1. Sustain pressure above the fluid vapor pressure (fluid must remain in its liquid state during the pumping process).
2. Avoid fluid resistance throughout the piping system (fluid friction).
3. Defeat spring tension on the suction valve.
4. Overcome the weight of the valve.
5. Reduce fluid resistance as it moves through the suction valve.
6. Meet the acceleration requirements of the pump.
7. Meet velocity head in suction line.
Suction head keeps the valve chamber on the suction side of the plunger pump full throughout the pumping cycle. Suction head is essential to the pumping system.
TPCI’s Suction Design Guide for Reciprocating Plunger Pumps
If adequate suction head is not achieved in the pumping system, vapor cavities will form within the fluid being pumped (also known as cavitation). If cavitation occurs in the pump system or piping, it can impair the pump, causing damage and operational issues. Every pump system is different, as is the suction head required to optimally operate a pump.
FACTORS THAT AFFECT THE SUCTION HEAD REQUIRED ARE AS FOLLOWS:
The pump system should be installed as close to the fluid as ideally possible.
Avoid valves that constrict the flow of fluid being pumped.
Install gate valves that can fully open. Piping to pump system should be short and
direct (no ells).
There are several types of pump system installations in which a loss of pressure or “head” in the pipes occurs; this is known as friction loss. The more viscous the liquid, the more resistance to flow, and, therefore, the higher the rate of friction loss. In most cases, friction loss is harmless. However, it’s still important to keep an eye on these situations. Once the pump system has been installed and NPSHa has been calculated, a proper pump valve may then be selected. The valve disc and the spring tension of the valve must be properly calibrated to provide optimal flow throughout the pump system.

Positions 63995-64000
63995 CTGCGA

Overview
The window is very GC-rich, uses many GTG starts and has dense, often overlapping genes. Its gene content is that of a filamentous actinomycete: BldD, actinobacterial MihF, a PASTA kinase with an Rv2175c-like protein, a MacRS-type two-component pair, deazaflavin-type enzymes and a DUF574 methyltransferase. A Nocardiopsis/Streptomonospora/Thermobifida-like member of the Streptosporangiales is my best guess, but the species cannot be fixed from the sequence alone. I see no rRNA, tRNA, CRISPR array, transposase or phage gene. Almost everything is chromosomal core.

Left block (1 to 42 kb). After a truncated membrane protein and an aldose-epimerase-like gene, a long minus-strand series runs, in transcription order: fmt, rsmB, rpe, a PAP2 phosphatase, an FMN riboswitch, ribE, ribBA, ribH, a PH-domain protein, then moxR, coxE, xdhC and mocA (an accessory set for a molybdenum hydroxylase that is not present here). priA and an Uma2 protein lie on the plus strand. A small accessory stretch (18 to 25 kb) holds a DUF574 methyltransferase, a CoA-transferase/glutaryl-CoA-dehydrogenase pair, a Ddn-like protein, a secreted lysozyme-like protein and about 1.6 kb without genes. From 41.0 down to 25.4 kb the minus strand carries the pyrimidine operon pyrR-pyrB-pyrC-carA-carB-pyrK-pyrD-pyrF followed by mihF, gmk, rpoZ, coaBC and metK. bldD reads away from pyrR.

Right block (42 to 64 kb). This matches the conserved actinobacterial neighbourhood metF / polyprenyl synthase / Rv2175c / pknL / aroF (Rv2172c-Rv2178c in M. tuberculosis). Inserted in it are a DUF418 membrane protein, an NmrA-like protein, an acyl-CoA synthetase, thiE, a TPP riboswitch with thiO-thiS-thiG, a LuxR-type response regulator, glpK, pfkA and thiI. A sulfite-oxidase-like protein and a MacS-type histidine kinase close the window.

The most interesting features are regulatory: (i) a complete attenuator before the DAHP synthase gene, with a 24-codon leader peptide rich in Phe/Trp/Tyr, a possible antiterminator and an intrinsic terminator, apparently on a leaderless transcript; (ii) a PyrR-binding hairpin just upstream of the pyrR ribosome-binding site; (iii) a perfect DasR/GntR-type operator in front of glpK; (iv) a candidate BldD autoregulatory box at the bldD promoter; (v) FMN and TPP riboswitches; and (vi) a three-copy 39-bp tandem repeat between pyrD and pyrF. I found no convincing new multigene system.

In most cases, adequate suction head can be achieved by requiring the fluid being pumped to remain in a liquid state at least 15 feet above the vapor pressure of a fluid at the suction side of the pump system (where the pump and piping connect). Some companies allow pump systems to be installed without adhering to this recommendation, but lower than minimum vapor pressure in the pump system or pipes can result in less than ideal pumping conditions.